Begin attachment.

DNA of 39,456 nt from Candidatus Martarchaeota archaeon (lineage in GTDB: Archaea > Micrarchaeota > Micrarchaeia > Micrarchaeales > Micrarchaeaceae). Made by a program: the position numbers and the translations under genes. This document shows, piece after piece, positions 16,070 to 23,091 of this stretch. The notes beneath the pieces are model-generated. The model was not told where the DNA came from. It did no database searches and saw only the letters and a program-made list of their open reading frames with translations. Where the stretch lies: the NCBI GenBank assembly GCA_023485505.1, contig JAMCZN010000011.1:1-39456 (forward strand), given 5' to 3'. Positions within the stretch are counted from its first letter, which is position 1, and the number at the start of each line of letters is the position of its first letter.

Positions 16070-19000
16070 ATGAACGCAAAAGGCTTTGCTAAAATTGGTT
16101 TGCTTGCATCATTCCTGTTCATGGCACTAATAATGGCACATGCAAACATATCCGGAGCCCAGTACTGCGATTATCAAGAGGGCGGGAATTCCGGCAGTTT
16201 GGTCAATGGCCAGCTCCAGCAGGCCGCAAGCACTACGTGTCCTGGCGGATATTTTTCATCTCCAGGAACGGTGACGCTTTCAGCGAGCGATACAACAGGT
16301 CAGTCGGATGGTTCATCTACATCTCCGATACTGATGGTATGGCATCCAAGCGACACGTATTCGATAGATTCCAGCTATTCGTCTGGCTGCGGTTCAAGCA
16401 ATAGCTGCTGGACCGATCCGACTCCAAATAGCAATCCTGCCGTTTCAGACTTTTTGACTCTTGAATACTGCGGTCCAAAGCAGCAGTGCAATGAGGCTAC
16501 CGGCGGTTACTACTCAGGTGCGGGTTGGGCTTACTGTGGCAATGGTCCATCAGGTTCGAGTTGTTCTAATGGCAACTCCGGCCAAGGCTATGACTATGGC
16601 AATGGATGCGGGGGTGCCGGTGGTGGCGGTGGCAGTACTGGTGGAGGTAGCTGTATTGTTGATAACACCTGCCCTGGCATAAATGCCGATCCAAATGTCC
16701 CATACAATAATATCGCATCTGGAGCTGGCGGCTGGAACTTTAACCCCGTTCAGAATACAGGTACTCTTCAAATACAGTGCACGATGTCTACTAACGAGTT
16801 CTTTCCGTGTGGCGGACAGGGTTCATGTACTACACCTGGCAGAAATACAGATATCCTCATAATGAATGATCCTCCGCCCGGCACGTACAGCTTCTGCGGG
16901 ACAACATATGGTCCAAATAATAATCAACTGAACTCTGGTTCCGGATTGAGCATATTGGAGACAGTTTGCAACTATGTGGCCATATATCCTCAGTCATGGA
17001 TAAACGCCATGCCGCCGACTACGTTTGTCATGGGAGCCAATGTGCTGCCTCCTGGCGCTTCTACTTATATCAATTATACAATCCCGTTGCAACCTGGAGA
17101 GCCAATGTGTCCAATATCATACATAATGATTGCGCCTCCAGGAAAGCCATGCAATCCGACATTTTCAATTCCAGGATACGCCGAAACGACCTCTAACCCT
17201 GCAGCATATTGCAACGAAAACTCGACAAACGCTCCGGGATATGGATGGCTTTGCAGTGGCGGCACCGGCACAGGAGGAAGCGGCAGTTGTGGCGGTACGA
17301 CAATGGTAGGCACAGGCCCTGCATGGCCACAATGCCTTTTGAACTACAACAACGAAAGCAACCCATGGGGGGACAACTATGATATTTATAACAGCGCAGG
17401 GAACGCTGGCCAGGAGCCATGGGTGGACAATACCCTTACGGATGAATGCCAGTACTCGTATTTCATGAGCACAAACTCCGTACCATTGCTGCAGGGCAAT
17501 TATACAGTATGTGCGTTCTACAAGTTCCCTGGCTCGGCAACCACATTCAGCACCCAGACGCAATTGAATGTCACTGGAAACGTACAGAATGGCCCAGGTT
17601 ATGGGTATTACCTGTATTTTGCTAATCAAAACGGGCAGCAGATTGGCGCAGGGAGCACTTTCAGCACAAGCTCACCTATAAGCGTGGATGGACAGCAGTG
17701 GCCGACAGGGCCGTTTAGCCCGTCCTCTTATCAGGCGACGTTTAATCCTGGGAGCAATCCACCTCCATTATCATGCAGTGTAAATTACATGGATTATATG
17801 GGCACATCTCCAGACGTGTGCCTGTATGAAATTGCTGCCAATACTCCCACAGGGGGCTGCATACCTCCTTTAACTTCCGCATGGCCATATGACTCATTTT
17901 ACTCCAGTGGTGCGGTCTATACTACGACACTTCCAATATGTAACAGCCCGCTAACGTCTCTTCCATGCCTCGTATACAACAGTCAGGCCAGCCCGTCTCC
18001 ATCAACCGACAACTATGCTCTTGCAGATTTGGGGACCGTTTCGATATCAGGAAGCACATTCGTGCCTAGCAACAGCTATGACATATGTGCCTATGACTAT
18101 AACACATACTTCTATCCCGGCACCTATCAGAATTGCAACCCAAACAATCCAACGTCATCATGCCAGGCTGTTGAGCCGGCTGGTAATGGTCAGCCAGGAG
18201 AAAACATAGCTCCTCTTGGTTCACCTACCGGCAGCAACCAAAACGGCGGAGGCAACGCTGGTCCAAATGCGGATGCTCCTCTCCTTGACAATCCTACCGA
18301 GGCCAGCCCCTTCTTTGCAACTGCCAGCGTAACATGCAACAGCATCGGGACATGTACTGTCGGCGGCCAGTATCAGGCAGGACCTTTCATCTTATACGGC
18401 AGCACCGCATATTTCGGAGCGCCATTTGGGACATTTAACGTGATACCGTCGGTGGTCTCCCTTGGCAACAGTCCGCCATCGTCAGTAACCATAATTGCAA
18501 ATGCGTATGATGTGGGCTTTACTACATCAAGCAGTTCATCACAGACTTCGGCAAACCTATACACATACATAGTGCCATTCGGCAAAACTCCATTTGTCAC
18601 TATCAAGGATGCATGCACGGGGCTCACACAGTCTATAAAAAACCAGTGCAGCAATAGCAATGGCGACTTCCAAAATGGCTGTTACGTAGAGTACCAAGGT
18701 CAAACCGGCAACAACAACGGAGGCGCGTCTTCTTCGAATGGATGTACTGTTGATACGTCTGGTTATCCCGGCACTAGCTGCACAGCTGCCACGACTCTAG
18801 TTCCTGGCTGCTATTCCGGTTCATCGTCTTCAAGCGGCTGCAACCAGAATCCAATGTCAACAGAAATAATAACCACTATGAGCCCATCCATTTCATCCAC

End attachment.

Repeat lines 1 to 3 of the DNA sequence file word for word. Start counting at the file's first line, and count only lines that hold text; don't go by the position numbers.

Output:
DNA of 39,456 nt from Candidatus Martarchaeota archaeon (lineage in GTDB: Archaea > Micrarchaeota > Micrarchaeia > Micrarchaeales > Micrarchaeaceae). Made by a program: the position numbers and the translations under genes. This document shows, piece after piece, positions 16,070 to 23,091 of this stretch. The notes beneath the pieces are model-generated. The model was not told where the DNA came from. It did no database searches and saw only the letters and a program-made list of their open reading frames with translations. Where the stretch lies: the NCBI GenBank assembly GCA_023485505.1, contig JAMCZN010000011.1:1-39456 (forward strand), given 5' to 3'. Positions within the stretch are counted from its first letter, which is position 1, and the number at the start of each line of letters is the position of its first letter.

Positions 16070-19000
16070 ATGAACGCAAAAGGCTTTGCTAAAATTGGTT